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Meals: Food Quotes

"Meals, in the sense in which we understand this word, began with the second age of the human species."
Jean-Anthelme Brillat-Savarin (1755-1826)
 

"Unquiet meals make ill digestions."
William Shakespeare
 

“One can say everything best over a meal.”
George Eliot (Mary Ann Evans) (1819-1880)
 

“Nearly everyone wants as least one outstanding meal a day.”
Duncan Hines, American food critic and writer of food and lodging guidebooks. (1880-1959)
 

“The American does not drink at meals as a sensible man should. Indeed, he has no meals. He stuffs for ten minutes thrice a day.”
Rudyard Kipling (1865-1936)
 

“Soup is to the meal, what the hostesses smile of welcome is to the party.  A prelude to the goodness to come.”
Louis P. De Gouy, ‘The Soup Book’ (1949)
 

Dessert should close the meal gently and not in a pyrotechnic blaze of glory. No cultivated feeder, already well fed, thanks his host for confronting him with a dessert so elaborate that not to eat it is simply rude - like refusing to watch one's host blow up Bloomingdale's.”
Alan Koehler (‘Madison Avenue Cook Book’)
 

Wine is the intellectual part of a meal while meat is the material.”
Alexandre Dumas (1802-1870)
 

“The meal was pretentious -- a kind of beetroot soup with greasy croutons; pork underdone with loud vulgar cabbage, potato croquettes, tinned peas in tiny jam-tart cases, watery gooseberry sauce; trifle made with a resinous wine, so jammy that all my teeth lit up at once.”
Anthony Burgess, English novelist (1917-1993)
 

“I want order and taste.  A well displayed meal is enhanced one hundred per cent in my eyes.”
Antonin Careme (1783-1833)
 

“To lengthen thy life, lessen thy meals.”
Benjamin Franklin (1706-1790)
 

“The most remarkable thing about my mother is that for 30 years she served the family nothing but leftovers. The original meal has never been found.”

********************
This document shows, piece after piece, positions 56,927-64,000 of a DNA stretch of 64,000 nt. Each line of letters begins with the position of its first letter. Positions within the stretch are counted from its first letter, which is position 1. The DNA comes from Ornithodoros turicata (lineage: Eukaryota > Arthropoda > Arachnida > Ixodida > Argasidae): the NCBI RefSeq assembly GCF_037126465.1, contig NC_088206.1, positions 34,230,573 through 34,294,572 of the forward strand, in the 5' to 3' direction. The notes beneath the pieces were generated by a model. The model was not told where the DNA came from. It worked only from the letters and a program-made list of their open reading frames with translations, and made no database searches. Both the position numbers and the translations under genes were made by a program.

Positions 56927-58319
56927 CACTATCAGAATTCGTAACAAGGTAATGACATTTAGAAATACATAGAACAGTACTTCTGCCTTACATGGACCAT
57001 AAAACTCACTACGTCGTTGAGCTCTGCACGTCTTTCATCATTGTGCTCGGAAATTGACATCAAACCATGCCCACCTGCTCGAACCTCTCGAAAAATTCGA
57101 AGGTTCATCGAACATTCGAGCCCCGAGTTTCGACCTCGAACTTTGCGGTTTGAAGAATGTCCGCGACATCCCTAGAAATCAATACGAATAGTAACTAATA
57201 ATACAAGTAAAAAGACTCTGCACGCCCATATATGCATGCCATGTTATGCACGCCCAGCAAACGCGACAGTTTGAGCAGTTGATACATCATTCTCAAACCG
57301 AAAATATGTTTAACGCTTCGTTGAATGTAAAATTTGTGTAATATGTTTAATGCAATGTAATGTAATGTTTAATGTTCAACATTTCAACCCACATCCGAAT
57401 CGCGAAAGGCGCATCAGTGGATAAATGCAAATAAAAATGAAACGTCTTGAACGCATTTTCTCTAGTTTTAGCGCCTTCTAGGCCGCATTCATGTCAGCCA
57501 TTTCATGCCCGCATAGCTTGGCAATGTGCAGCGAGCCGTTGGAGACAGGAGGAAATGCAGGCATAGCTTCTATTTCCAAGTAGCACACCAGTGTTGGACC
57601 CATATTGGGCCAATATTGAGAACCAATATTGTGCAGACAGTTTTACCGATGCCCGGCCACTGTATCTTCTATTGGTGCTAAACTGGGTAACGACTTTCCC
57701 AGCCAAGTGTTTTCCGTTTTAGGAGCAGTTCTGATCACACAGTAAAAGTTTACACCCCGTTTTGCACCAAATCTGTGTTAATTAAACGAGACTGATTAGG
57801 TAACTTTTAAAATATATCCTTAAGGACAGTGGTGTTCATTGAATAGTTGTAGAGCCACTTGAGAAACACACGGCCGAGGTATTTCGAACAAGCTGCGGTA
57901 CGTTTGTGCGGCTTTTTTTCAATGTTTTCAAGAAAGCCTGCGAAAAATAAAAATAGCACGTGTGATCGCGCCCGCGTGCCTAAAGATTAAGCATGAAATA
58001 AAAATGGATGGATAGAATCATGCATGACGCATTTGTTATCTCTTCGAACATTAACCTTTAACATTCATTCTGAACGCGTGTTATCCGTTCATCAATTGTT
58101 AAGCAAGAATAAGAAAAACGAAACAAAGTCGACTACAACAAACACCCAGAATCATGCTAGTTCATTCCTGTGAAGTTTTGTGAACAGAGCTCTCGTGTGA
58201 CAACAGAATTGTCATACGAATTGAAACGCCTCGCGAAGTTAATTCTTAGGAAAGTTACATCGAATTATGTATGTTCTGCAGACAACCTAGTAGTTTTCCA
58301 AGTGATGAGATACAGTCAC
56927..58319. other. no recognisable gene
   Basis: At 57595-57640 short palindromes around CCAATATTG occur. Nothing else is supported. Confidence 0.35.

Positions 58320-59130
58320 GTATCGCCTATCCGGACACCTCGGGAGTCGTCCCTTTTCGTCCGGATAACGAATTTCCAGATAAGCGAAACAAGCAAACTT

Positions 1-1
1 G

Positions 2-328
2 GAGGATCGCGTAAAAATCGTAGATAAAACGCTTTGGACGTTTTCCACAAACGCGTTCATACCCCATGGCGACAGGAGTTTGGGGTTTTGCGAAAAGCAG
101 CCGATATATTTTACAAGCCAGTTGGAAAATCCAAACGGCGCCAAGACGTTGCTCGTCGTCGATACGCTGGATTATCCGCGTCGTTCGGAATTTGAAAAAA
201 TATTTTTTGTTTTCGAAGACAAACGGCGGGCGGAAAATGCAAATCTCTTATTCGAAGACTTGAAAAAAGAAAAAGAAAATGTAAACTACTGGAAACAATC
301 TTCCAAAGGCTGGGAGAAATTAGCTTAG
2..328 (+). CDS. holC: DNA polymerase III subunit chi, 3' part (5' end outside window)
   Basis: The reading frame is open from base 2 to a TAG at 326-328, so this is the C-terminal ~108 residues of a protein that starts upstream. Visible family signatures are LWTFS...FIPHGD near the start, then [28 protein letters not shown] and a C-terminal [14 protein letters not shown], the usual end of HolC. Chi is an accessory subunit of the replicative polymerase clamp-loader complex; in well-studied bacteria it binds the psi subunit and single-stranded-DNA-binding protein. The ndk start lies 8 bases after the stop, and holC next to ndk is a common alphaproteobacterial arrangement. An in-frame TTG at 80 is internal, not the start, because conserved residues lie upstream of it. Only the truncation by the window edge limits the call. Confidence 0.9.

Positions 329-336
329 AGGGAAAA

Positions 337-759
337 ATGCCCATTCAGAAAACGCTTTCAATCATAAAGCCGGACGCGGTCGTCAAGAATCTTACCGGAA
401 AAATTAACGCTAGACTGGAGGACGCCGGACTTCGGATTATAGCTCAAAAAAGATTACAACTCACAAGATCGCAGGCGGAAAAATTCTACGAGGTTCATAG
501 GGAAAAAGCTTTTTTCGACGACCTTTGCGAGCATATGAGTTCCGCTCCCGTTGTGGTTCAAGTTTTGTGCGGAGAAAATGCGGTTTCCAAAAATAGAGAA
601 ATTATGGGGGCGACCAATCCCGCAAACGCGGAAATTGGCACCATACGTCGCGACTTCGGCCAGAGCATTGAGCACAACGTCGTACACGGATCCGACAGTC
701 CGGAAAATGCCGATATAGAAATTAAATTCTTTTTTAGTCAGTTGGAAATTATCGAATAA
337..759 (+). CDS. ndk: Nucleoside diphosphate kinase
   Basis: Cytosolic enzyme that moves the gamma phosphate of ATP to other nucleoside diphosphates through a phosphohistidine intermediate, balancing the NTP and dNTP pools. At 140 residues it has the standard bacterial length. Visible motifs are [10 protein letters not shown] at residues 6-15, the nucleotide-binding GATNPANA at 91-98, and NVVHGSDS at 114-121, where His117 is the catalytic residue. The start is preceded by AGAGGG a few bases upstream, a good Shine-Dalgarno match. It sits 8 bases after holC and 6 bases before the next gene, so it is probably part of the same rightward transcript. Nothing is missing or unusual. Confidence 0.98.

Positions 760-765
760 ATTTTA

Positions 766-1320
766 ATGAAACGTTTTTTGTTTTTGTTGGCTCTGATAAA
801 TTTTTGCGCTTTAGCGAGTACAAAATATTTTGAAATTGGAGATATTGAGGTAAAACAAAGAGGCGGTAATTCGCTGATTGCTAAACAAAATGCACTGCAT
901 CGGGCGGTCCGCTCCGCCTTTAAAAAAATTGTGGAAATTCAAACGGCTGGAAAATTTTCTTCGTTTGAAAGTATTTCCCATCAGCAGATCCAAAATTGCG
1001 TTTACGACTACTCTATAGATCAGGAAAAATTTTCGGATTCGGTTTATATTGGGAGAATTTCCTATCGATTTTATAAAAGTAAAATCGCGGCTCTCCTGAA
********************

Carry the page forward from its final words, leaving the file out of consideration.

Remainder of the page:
Calvin Trillin
 

“Everybody's a pacifist between wars. It's like being a vegetarian between meals.”
Colman McCarthy, Columnist, ‘The Washington Post’
 

“It may be safely averred that good cookery is the best and truest economy, turning to full account every wholesome article of food, and converting into palatable meals what the ignorant either render uneatable or throw away in disdain.”
Eliza Acton, ‘Modern Cookery for Private Families’ (1845)
 

“A good meal must be as harmonious as a symphony and as well-constructed as a Norman cathedral.”
Fernand Point, ‘Ma gastronomie’ (1897-1955)
 

“Wine makes a symphony of a good meal.”
Fernande Garvin, ‘The Art of French Cooking’
 

“A good meal soothes the soul as it regenerates the body. From the abundance of it flows a benign benevolence. A good and copius dinner begets a mellowing influence; it permeates the bosom with a bland philanthropy of sentiment, embracive of all classes, sects and races of man.”
Frederick W. Hackwood, ‘Good Cheer’ (1911)
 

He described the pig as "an encyclopedic animal, a meal on legs."
Grimod de la Reynière (1758-1838)
 

“A meal without wine is like a day without sunshine.”
Jean-Antheleme Brillat-Savarin
 

“Place a substantial meal before a tired man and he will eat with effort and be little better for it at first.  Give him a glass of wine or brandy, and immediately he feels better: you see him come to life again before you.”
Jean-Anthelme Brillat-Savarin (1755-1826)
 

“An honest laborious Country-man, with good Bread, Salt and a little Parsley, will make a contented Meal with a roasted Onion”
John Evelyn (1620-1706)
 

“Anyone who eats three meals a day should understand why cookbooks outsell sex books three to one.”
L. M. Boyd
 

“The army from Asia introduced a foreign luxury to Rome; it was then the meals began to require more dishes and more expenditure . . . the cook, who had up to that time been employed as a slave of low price, become dear: what had been nothing but a métier was elevated to an art.”
Livy (Titus Livius), Roman historian (59-17 B.C.)
‘The Annals of the Roman People’

 

“Man is a carnivorous production,
And must have meals, at least one meal a day;
He cannot live, like woodcocks, upon suction,
But, like the shark and tiger, must have prey;
Although his anatomical construction
Bears vegetables, in a grumbling way,
Your laboring people think beyond all question,
Beef, veal, and mutton better for digestion.”

Lord Byron (1788-1824) ‘Don Juan’
 

“I pray that death may strike me
In the middle of a large meal.
I wish to be buried under the tablecloth
Between four large dishes.
And I desire that this short inscription
Should be engraved on my tombstone.
Here lies the first poet
Ever to die of indigestion.”

Marc Antoine Désaugiers (1772-1827)
 

“I'll bet what motivated the British to colonize so much of the world is that they were just looking for a decent meal.”
Martha Harrison
 

 

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